Cosatu provincial secretary general, Tony Ehrenreich, says the Democratic Alliance is in a bind over disciplinary proceedings against Western Cape Premier Helen Zille.
Ehrenreich told News24 this week that Zille’s comments about colonialism puts the party in a quandary, and they have to act against her, but won’t.
“Her comments were clearly insensitive for South Africa. It reveals her understanding of development and the damage that colonialism did to our country.
“They’re caught in a bind. How much do they pander to the old, liberal white base that still controls the party?
“There will be a hearing, there will be censure, but there will be nothing dramatic.”
He said Zille is not a rabid racist in the traditional sense of the word, but does believe she suffers from “latent racism”, which she cannot see beyond as she feels justified in her beliefs.
“Her view of the world is, we don’t need affirmative action, we don’t need to undo apartheid, we just need to give people the vote and then the playing field is level.
“She doesn’t want to undo those disadvantages in any kind of meaningful way.”
He said the party would do what it takes to send a message to black voters who are considering the party, but he expects her final charge to be nothing of major consequence.
People being ‘turned off ANC’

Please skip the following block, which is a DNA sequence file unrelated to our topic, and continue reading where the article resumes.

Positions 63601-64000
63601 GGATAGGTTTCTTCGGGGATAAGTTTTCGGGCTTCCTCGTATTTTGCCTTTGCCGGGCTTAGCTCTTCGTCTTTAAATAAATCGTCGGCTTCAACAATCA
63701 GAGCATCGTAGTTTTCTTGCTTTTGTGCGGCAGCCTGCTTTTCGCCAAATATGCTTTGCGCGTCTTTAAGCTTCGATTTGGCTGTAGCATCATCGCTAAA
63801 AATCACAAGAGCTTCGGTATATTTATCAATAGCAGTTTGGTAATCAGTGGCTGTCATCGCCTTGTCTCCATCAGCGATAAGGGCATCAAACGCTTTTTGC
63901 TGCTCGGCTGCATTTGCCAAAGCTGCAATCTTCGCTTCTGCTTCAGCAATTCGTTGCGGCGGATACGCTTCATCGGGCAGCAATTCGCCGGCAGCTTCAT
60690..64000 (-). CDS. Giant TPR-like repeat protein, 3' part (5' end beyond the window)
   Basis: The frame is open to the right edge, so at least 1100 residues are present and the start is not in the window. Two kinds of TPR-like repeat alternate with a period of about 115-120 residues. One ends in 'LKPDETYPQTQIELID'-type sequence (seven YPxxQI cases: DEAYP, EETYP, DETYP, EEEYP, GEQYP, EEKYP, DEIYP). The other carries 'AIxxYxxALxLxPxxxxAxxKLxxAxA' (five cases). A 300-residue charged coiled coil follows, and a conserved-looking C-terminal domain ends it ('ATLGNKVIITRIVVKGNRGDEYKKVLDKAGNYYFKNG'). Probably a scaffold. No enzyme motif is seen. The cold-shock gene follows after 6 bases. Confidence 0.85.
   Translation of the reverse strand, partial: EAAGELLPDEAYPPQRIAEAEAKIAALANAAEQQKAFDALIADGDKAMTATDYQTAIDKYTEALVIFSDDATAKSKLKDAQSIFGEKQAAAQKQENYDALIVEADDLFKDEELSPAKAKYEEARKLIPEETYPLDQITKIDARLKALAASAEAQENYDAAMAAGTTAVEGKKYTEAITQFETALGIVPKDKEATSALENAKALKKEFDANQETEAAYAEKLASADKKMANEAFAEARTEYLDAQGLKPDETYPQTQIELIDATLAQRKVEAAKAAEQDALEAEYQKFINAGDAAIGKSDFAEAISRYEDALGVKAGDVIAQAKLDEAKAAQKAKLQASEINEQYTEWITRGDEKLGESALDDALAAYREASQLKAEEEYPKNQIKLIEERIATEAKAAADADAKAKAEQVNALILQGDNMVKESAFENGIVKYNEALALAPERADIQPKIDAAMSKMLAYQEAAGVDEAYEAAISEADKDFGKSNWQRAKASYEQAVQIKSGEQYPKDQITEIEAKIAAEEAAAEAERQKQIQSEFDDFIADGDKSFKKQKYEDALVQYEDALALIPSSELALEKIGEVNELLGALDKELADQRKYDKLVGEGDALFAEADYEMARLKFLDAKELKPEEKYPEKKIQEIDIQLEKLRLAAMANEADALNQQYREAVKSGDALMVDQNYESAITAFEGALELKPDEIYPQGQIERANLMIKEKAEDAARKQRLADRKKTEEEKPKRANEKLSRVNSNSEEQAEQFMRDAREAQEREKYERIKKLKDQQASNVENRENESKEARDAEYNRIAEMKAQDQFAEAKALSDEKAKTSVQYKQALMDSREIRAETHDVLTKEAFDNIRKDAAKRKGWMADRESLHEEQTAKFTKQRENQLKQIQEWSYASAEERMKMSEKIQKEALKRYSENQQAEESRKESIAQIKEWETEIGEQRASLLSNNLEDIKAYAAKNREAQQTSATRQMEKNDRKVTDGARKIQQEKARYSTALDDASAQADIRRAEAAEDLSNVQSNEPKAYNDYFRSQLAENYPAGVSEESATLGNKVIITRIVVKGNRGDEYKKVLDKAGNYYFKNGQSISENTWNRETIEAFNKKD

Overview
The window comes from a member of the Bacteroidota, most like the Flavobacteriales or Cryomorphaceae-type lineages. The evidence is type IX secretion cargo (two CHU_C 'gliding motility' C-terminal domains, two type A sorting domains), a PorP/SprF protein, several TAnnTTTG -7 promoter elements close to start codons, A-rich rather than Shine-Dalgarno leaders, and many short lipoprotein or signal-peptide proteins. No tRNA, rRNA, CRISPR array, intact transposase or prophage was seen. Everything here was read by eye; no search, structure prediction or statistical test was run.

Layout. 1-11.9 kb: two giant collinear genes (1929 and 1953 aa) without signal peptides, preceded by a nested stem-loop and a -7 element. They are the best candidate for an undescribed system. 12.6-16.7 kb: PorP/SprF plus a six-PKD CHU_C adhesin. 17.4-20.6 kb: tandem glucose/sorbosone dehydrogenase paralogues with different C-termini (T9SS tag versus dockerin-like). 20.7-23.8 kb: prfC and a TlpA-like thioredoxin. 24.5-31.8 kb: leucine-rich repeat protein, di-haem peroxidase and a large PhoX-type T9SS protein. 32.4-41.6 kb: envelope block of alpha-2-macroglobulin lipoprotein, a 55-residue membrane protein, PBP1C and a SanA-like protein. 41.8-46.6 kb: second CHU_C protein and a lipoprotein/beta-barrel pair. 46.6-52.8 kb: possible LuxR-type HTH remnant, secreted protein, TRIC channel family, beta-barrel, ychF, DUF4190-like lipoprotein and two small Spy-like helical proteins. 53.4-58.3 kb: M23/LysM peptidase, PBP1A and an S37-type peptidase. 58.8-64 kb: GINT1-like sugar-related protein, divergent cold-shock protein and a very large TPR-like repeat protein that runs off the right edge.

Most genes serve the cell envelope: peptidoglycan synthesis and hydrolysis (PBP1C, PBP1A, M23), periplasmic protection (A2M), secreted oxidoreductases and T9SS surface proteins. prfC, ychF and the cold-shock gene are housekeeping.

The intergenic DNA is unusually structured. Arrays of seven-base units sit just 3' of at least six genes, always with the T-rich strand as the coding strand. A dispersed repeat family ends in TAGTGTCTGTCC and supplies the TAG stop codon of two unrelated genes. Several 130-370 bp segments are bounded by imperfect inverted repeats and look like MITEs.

With regards to his own party in the province, Ehrenreich said the ANC has a lot of work to do to wrestle back any sort of sway in the Western Cape.
“Part of the problem is national, so they can’t do anything here that is not contaminated by what is being done nationally.
“Zuma is making a lot of mistakes, the ANC is making a lot of mistakes, and there has been lots of corruption linked to the ANC, much more visibly than any of the other parties.
“That does turn people off to the party.”
He said identity politics is also still the driving force behind voters’ support in the province.
People still vote along racial lines, or along their traditional voting patterns in white, coloured and black communities in the Western Cape.
DA better at handling perception
He said the DA are not delivering to poor people any better than the ANC had in the province, but they are better at handling the perception of good governance.
The DA have done well to build structures in communities, such as community policing forums, which build trust with communities even if there is no long-lasting change.
It would be very difficult for the ANC to change that perception any time soon in the province, he said.
He said both parties are struggling with a disjuncture between the political elite and the working class, which has grown wider since 1994, and is at the root of governance issues.
“The bigger you become, the more difficult it is to hold it together. The DA is having the same problems because of size.
“We also don’t have value-based leaders coming in. You have people coming in and forming groupings around business interests and political control.
“That happens in all organisations and, in South Africa, the environment is being perpetuated.”